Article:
… a man’s most useful friend and fearsome foe is the poet.
May I recommend three Maryland beaten biscuits, with water, for your breakfast? They are hard as a haul-seiner’s conscience and dry as a dredger’s tongue, and they sit for hours in your morning stomach like ballast on a tender ship’s keel. They cost little, are easily and crumblessly carried in your pockets, and if forgotten and gone stale, are neither harder nor less palatable than when fresh. What’s more, eaten first thing in the morning and followed by a cigar, they put a crabberman’s thirst on you, such that all the water in a deep neap tide can’t quench — and none, I think, denies the charms of water on the bowels of morning?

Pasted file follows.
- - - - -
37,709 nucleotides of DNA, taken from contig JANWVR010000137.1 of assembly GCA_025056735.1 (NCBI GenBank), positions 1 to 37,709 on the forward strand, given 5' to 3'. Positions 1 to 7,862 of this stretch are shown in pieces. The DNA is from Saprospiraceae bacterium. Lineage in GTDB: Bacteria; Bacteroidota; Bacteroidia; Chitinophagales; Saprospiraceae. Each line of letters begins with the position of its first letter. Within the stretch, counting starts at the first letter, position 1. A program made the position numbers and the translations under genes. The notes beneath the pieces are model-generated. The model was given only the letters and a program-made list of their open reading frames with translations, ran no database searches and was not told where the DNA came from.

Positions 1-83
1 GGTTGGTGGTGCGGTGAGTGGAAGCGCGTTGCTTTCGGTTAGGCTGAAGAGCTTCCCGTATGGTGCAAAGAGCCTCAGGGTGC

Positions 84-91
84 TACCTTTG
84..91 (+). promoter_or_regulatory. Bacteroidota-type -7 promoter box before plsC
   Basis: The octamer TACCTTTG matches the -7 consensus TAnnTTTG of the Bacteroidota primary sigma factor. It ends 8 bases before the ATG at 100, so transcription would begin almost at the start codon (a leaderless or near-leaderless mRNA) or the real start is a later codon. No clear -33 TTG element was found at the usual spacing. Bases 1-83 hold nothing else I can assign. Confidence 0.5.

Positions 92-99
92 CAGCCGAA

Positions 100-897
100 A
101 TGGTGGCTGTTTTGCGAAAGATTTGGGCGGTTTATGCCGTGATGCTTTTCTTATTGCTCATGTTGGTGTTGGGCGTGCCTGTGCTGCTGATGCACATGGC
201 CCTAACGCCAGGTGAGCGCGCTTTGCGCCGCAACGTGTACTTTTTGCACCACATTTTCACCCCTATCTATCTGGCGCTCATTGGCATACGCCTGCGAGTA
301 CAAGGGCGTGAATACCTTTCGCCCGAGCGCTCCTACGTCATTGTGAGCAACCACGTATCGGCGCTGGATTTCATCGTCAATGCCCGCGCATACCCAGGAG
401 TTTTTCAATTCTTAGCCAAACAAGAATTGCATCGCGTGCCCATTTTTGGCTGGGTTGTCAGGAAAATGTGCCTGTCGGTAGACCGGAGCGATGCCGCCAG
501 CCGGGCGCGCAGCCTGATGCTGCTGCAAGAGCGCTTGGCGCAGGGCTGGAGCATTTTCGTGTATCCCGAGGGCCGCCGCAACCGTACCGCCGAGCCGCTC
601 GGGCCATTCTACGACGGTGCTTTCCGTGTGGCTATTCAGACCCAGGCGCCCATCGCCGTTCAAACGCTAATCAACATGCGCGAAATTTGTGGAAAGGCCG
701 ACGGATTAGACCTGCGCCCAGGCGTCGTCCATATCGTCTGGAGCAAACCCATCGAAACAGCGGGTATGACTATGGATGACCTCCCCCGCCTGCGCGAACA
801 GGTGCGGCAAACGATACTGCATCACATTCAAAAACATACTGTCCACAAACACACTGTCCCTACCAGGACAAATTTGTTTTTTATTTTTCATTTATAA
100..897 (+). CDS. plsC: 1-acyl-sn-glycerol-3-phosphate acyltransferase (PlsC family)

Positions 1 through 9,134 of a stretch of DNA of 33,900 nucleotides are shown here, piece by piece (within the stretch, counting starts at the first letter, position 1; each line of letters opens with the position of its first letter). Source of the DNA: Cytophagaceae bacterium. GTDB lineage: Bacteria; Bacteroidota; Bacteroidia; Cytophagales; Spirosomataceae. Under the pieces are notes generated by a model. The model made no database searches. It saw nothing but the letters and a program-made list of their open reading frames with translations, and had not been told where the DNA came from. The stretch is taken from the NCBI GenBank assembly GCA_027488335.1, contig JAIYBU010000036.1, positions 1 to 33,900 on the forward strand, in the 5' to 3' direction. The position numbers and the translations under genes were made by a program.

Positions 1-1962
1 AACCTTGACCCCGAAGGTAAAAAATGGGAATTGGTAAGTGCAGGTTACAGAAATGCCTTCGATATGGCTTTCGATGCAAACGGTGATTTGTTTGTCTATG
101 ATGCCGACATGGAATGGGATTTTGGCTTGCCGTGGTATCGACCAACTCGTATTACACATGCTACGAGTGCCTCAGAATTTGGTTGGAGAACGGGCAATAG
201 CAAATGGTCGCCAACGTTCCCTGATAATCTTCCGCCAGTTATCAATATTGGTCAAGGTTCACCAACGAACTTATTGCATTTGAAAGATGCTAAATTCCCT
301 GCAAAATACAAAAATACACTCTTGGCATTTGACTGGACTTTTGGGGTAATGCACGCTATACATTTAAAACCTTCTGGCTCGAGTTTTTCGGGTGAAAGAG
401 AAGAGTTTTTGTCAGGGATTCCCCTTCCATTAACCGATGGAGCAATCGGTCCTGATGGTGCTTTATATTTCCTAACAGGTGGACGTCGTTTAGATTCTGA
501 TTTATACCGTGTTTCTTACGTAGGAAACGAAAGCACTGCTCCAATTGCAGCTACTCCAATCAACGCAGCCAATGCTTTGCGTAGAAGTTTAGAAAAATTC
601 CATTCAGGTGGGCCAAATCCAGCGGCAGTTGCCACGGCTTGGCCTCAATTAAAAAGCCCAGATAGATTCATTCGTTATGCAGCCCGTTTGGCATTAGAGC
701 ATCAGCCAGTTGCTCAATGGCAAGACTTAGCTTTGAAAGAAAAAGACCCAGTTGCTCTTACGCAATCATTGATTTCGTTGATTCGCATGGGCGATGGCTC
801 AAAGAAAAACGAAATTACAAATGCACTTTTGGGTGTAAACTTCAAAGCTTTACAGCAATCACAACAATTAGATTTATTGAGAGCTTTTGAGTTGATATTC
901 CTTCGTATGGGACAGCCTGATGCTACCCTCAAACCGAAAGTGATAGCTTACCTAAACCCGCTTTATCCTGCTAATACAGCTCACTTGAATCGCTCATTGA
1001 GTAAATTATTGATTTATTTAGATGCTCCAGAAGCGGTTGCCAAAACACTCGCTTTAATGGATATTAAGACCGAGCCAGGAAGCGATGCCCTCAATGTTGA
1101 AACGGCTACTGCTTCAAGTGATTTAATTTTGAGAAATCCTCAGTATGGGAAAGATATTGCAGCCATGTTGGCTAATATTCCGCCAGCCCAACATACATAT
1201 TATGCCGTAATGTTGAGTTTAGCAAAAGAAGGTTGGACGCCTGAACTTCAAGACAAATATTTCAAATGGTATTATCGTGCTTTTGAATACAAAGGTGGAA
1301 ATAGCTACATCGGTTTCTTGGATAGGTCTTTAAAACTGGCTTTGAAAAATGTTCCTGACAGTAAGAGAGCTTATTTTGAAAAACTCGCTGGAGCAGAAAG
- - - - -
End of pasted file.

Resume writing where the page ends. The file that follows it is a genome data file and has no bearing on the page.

Somewhere in the world there was a young woman with such splendid understanding that she’d see him entire, like a poem or story, and find his words so valuable after all that when he confessed his apprehensions she would explain why they were in fact the very things that made him precious to her…and to Western Civilization! There was no such girl, the simple truth being.